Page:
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Week 5: Search and Seizure

“Anyone for hide-and-seek?”

Cadets on the Parade Square

2005-07-24

The calm before the storm is likely how I'll be referring to this week. The expectations seemed somewhat tame from what I'm used to, and I can't really explain why since the workload was no lighter. Maybe it's just the fact that I'm now accustomed to the demanding ways of Depot?! (Or perhaps because I did not let anything pile up - procrastination is your worst enemy around here.) Although it's calmer I still find myself with an involuntary eye twitch. Maybe that's an indication that my hat is too tight?! Other things that don't seem to fit properly include my new drop-holster. Because of my long arms I did need a lower holster, but it seems that with the new one I no longer fit between the seatbelts or the chairs in class with the same ease as before. One of many strange phenomenons!

On Saturday, a few of us visited the Sam Steele Residences and practised building entries and searches. If you're unfamiliar with this notion, I can best compare it to a game of hide-and-seek, where the police officer (PO) is the seeker and subject of interest is the seekee. The only major difference between our version and what kids play is that instead of saying: “Aha, I found you!” It's more along the lines of: “Gotcha!” Evidently the seeker is in many ways also the seekee. Although only for training purposes, it's still quite intense. Building searches are definitely not as easy as they are portrayed in the movies.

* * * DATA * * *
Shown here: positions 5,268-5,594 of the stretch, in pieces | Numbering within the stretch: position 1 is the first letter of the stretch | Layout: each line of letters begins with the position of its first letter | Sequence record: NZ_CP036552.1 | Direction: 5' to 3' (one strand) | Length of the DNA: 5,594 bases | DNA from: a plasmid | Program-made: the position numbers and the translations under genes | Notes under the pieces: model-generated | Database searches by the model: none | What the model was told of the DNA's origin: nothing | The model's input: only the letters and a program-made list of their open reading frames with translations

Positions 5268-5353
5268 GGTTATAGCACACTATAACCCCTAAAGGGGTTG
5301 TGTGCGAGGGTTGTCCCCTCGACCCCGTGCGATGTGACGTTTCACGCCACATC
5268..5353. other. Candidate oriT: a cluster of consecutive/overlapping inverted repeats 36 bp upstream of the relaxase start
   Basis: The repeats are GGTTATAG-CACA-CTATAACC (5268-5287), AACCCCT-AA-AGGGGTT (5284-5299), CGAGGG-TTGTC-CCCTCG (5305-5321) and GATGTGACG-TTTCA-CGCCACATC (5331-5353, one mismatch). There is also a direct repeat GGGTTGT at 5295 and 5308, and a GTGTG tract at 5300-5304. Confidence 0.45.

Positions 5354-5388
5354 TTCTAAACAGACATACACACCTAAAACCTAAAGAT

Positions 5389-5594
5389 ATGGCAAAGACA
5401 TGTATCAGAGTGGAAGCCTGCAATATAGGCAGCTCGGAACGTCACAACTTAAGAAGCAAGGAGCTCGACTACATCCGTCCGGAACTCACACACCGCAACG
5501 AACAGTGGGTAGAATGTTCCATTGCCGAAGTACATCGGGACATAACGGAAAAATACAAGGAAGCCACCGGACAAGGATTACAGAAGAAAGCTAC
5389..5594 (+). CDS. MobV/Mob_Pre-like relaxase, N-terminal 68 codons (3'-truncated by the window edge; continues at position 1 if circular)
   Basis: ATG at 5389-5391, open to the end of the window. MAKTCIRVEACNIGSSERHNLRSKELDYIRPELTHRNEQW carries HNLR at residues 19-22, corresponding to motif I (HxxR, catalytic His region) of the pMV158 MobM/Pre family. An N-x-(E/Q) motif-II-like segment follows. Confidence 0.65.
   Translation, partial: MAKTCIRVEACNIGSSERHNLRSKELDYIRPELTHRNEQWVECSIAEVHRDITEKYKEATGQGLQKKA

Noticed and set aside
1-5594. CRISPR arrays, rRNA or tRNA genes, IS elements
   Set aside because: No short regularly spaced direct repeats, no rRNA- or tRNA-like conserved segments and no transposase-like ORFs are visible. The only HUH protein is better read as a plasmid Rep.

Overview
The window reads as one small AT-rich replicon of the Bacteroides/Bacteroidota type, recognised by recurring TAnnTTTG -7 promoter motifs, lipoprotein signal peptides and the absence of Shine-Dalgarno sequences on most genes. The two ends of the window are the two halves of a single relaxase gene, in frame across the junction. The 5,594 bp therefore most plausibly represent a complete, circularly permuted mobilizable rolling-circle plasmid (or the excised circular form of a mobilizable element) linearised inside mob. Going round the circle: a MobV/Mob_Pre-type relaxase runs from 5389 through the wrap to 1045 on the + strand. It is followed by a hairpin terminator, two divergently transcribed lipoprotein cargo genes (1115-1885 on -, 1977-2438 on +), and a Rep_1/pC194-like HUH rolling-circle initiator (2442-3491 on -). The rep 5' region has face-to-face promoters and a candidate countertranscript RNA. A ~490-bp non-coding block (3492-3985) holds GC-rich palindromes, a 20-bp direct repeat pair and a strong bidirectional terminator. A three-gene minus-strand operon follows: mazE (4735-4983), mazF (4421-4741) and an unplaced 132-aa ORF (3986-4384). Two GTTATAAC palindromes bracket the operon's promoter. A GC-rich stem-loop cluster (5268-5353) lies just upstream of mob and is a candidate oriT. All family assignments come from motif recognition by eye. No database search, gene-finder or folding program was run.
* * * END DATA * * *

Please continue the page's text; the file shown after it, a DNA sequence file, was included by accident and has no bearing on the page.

This week we attended our nutrition lecture. Yes, a nutrition lecture during which we received recommendations on healthy portions, as well as the importance of balance and proper eating habits. Quite ironic considering we are destined to eat at the mess, everyday, three times a day. If we're lucky, and if time permits, we may even have a few moments to chew our food before inhaling it. It's great when I can actually digest my food, especially considering our troop is still doubling (running) everywhere! [Ed.’s Note: Doubling is a marching term that refers to moving at double the regular pace.]

Friday was the first time the troop marched in the S/M’s Parade. [Ed.’s Note: S/M’s Parade is a shortened expression for the Sergeant Major’s Parade.] It was also the first official time we got to wear our boots. We were told that if we did well on parade that we would get to keep them (as opposed to wearing runners and doubling - boots are a promotion to marching from class to class). But of course nobody said anything to us so as usual we're left in the dark. We'll probably find out a week later that we could have been wearing them all along!

I must admit that overall I enjoy Drill more and more. The instructors all seem to have a good sense of humour, you just have to look beyond the raised voices, the stern looks and the intimidating march/walk. Each in his/her own way is quite entertaining in how they insult us. The ritual punishment offset with dark humour suits me well I guess. The bottom line is that Drill is responsible for making the troop look good in formation(s) and in turn this will make the RCMP look good. It's a constant reminder that the public is watching our every move (be it the tourists watching the parade or residents of the towns we'll be policing) and that we always want to conduct ourselves in a professional manner.